McDonalds

Annual meeting:  May 24

Why did CEO pay at McDonald’s practically double last year?  The chain faces a fundamental demographic challenge of customer decline. (I see this echoed in my own household: as soon as my kids were past the age of Happy Meals they began to treat the fast food chain with disdain). The short term solutions – selling more restaurants to franchisees, offering breakfast all day long – do nothing to change the fundamental issues faced by the company.

And yet, McDonald’s CEO Steve Easterbrook’s total disclosed compensation grew from $7.4 million in 2015 to $15.4 million in 2016 total compensation. He received a $3 million increase in just his one-year incentive pay,  that totaled $4.5 million for 2016. The remainer of the overall 94 percent increase came from increases in stock awards, options and salary.

In the menu of questionable pay practices McDonalds has some standards: a high calorie salary, super-sized buybacks, and an extra-large order of non-GAAP calculations.

Each of the named executive officers at McDonald’s received a salary increase in 2016. These salaries also help inflate bonuses, since target is based on a percentage of salary. Easterbrook’s salary was increased to $1.3 million, putting considerably higher than the median salary for S&P 500 CEOs.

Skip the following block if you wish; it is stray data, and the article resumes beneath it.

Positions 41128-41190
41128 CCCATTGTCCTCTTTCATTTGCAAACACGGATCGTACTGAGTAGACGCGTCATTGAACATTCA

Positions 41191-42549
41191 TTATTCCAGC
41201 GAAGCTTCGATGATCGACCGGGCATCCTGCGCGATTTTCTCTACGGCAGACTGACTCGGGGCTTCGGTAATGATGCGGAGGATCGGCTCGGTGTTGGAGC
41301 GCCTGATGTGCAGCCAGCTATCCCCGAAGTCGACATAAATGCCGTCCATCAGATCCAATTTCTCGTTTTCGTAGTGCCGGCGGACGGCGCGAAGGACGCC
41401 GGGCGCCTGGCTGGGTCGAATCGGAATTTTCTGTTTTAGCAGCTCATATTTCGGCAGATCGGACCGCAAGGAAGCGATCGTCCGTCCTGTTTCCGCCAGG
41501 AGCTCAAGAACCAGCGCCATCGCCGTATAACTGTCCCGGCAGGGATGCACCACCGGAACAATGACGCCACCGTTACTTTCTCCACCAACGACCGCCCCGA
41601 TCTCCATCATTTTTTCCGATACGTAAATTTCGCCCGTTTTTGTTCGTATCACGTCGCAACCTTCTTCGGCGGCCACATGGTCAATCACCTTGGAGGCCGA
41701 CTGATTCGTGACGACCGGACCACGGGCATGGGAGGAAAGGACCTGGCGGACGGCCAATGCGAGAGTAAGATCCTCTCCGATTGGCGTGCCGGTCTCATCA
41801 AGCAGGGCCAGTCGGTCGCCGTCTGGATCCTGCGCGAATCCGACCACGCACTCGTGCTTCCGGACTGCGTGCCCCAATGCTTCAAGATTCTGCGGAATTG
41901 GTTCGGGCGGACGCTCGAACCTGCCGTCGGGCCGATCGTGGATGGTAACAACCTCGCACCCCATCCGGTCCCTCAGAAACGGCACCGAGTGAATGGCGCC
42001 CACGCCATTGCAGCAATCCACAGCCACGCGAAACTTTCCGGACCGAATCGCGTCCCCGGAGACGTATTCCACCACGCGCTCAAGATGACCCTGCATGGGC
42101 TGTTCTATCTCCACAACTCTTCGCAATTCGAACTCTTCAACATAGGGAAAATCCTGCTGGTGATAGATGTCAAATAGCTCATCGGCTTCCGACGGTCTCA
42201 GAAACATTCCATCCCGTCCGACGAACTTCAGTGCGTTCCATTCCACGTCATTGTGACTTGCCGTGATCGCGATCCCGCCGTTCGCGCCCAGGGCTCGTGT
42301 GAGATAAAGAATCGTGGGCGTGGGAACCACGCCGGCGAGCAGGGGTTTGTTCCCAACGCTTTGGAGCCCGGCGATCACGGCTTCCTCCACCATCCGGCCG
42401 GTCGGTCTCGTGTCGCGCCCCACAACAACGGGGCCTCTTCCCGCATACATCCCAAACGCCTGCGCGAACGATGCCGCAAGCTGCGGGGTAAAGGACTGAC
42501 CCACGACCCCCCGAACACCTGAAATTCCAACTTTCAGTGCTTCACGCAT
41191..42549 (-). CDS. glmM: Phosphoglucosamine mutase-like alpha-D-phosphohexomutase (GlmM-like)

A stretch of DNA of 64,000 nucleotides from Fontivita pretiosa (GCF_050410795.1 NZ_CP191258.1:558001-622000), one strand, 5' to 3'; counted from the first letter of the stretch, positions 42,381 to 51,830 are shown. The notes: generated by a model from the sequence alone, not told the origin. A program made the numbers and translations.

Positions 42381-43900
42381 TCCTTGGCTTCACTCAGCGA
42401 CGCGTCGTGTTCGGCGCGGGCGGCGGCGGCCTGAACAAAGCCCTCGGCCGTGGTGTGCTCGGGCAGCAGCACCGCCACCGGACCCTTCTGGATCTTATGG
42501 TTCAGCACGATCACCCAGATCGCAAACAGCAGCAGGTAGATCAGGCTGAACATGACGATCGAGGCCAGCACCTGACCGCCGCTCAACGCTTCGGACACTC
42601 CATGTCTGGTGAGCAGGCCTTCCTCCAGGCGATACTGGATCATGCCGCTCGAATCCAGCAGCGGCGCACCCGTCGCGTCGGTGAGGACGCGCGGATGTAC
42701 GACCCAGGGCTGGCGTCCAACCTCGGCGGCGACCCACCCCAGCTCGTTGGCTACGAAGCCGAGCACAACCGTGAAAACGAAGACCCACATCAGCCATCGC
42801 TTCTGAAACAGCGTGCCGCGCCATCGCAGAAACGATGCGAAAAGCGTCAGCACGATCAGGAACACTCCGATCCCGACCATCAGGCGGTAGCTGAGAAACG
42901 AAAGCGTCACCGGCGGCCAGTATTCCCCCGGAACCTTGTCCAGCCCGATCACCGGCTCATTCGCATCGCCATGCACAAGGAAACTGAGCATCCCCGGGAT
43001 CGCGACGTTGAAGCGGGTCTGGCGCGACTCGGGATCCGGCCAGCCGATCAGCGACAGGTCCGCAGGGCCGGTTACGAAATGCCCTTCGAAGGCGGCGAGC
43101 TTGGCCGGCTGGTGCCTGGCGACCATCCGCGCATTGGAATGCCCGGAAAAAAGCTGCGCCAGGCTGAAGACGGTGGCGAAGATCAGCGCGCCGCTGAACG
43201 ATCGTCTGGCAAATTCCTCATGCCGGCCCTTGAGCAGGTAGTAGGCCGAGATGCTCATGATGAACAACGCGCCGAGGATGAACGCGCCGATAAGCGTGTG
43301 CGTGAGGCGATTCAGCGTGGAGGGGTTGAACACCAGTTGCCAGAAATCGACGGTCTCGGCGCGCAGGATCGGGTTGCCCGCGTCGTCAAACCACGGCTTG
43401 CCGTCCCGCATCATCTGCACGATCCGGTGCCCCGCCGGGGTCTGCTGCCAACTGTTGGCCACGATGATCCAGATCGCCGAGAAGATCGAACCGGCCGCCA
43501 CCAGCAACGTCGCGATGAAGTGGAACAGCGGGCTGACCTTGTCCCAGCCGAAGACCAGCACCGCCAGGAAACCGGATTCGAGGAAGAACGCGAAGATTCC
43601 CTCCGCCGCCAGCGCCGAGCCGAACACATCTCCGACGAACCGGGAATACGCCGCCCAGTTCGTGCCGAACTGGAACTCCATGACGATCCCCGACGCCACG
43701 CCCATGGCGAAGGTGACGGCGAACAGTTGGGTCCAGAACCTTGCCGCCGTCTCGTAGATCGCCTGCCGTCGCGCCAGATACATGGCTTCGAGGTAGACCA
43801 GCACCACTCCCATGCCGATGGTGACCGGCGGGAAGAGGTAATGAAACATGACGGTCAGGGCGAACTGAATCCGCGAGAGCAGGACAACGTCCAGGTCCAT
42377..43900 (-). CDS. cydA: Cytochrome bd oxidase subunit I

We’ve discussed buybacks before. The statistics from McDonalds are particularly incredible when compared to company earnings. According to Forbes, McDonalds spent $6 billion more on buybacks ($20.5 billion) from 2014 to 2016 than it earned in income ($14 billion).  These buyback have been funded by debt. The Forbes article provides an excellent introduction to buybacks generally.

As noted above, the major component of the pay increase was the annual incentive. McDonalds is yet another company where bonus is paid based on figures that have do not comply with generally accepted accounting principles (GAAP). The adjusted 11% operating income growth rate is nearly twice the amount reported under standard accounting.

Easterbrook became CEO in 2015 and some of his decisions – notably all-day breakfast – have driven increased traffic. Even those who laud some of his choices are not quite sure he deserves the break he got. As Joe Cahill wrote in Crain’s, “the company shouldn’t shower him with riches for short-term results that don’t necessarily signal sustained recovery.”

For now the CEO is loving his pay package, and shareholders are loving the buyback inflated boost in stock price. But ultimately if customers aren’t loving it the company cannot succeed.

Also of note, in addition to voting on pay, shareholders have the opportunity to vote on an As You Sow proposal encouraging the company to report on the environmental impact of the polystyrene foam cups it continues to use internationally.